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Bell v. Berryhill

United States District Court, D. Colorado

June 15, 2018

SUSANNE J. BELL, Plaintiff,
v.
NANCY A. BERRYHILL, Acting Commissioner of Social Security, Defendant.

          ORDER AFFIRMING DENIAL

          R. Brooke Jackson United States District Judge.

         This matter is before the Court on review of the Social Security Administration (“SSA”) Commissioner's decision denying claimant Susanne Bell's application for supplemental security income under Title XVI of the Social Security Act. Jurisdiction is proper under 42 U.S.C. § 405(g). For the reasons explained below, the Court affirms the Commissioner's decision.

         I. STANDARD OF REVIEW

         This appeal is based upon the administrative record and the parties' briefs. In reviewing a final decision by the Commissioner, the District Court examines the record and determines whether it contains substantial evidence to support the Commissioner's decision and whether the Commissioner applied the correct legal standards. Winfrey v. Chater, 92 F.3d 1017, 1019 (10th Cir. 1996). A decision is not based on substantial evidence if it is “overwhelmed by other evidence in the record.” Bernal v. Bowen, 851 F.2d 297, 299 (10th Cir. 1988). Substantial evidence requires “more than a scintilla, but less than a preponderance.” Wall v. Astrue, 561 F.3d 1048, 1052 (10th Cir. 2009). Evidence is not substantial if it “constitutes mere conclusion.” Musgrave v. Sullivan, 966 F.2d 1371, 1374 (10th Cir. 1992). Reversal may also be appropriate if the Commissioner applies an incorrect legal standard or fails to demonstrate that the correct legal standards have been followed. Winfrey, 92 F.3d at 1019.

         II. BACKGROUND

         Ms. Bell was born in 1961 and was 55 at the time of the ALJ's decision. ECF No. 25 at 4. She has a college degree, but was married shortly after college and became a homemaker for most of her adult life. R. 167, 169, 176, 180, 187. She was employed briefly in part-time jobs as a lunch lady at school, as a waitress, and as a daycare provider. R. 74, 176-79, 249. She has not been employed since October 2008. R. 74, 135-37, 149. She was arrested in 2011 for domestic violence and became homeless for a year in 2012 and 2013. R. 29, 167.

         She filed for disability alleging post-traumatic stress disorder (“PTSD”) stemming from childhood sexual molestation and trauma. R. 66, 159, 249. Her PTSD was diagnosed in 2011 after she was arrested. R. 197, 249. She is medicated and in counseling for her PTSD, and she occasionally self-medicates with alcohol. R. 212. She was diagnosed with borderline personality disorder (“BPD”) in January 2016, but she claims that she was not informed of the diagnosis. R. 552. In fact, she claims that the ALJ's decision was the first time she learned about the BPD diagnosis. See R. 573.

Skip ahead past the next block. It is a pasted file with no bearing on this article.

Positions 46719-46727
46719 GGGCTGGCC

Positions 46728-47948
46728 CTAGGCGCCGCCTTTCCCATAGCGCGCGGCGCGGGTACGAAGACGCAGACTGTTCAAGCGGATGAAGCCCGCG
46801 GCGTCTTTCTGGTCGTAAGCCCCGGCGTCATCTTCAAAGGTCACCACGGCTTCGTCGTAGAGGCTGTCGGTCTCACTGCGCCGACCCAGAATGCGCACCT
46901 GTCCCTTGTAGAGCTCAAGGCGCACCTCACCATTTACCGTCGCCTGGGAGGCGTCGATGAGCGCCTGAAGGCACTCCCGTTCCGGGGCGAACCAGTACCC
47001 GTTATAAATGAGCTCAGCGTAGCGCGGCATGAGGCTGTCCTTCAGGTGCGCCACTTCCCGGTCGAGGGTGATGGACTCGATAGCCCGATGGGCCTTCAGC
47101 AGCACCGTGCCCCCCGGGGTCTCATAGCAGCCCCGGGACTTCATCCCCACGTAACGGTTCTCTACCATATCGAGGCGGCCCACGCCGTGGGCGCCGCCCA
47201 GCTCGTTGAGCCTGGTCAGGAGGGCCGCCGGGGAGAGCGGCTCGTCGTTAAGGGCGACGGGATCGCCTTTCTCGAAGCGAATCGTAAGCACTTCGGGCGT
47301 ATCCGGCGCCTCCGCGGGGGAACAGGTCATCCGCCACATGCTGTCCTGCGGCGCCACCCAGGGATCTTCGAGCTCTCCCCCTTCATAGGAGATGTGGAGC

A. Procedural History.

         Ms. Bell filed a claim for supplemental security income on November 25, 2014. R. 23. Ms. Bell alleged disability beginning October 1, 2008. Id. Her claims for benefits were denied on February 19, 2015. Id. Ms. Bell then requested a hearing, which was held before Administrative Law Judge (“ALJ”) Patricia E. Hartman on November 8, 2016. Id. The ALJ issued a decision denying benefits on December 19, 2016. R. 20-31. The Appeals Council denied Ms. Bell's Request for Review on February 23, 2017, rendering the ALJ's determination the final decision of the Commissioner for purposes of judicial review. R. 1. Ms. Bell filed a timely appeal in this Court, appearing pro se.

         B. The ALJ's Decision.

         The ALJ issued an unfavorable decision after evaluating the evidence according to the SSA's standard five-step process. R. 23-31. First, the ALJ found that Ms. Bell had not engaged in substantial gainful activity since the application date of November 25, 2014.[1] R. 25. At step two, the ALJ found that Ms. Bell had the severe impairments of depression, PTSD, BPD, and alcohol abuse. Id. The ALJ found that the alleged conditions of glaucoma and varicose veins were nonsevere impairments. Id. At step three, the ALJ concluded that Ms. Bell did not have an impairment or combination of impairments that met or medically equaled the severity of one of the listed impairments in 20 C.F.R. Part 404, Subpart P, Appendix 1. Id.

         The ALJ then found that Ms. Bell retained the residual functional capacity (“RFC”) to perform a full range of work at all exertional levels but with several nonexertional limitations. R. 27. In particular, Ms. Bell is limited to simple, routine, repetitive tasks, can have occasional interaction with supervisors and co-workers but no interaction with the public, and cannot climb ladders or work at heights. Id. At step four, the ALJ noted that Ms. Bell has no past relevant work. R. 30. At step five, the ALJ determined that “jobs exist in significant numbers in the national economy that the claimant can perform.” Id. As a result, the ALJ concluded that Ms. Bell was not disabled. Id.

         III. DISCUSSION

         Ms. Bell, who is appearing pro se after her attorney withdrew in December 2016, does not expressly allege any error on the part of the ALJ in making her determination. See R. 10. Instead, she rehashes her diagnoses of PTSD and BPD and recounts her personal history and family life. See ECF No. 22 at 1-2. She includes letters from her outpatient therapist and primary health care providers confirming that she is receiving treatment for her PTSD and BPD and opining that she is disabled. Id. at 3-6. She also reiterates the reasons she needs supplemental security income, noting that “[m]y financial needs are met, except I need SSI to be able to see my daughter in Texas . . . I need money to rent a car/motel room.” Id. at 2 (emphasis in ...


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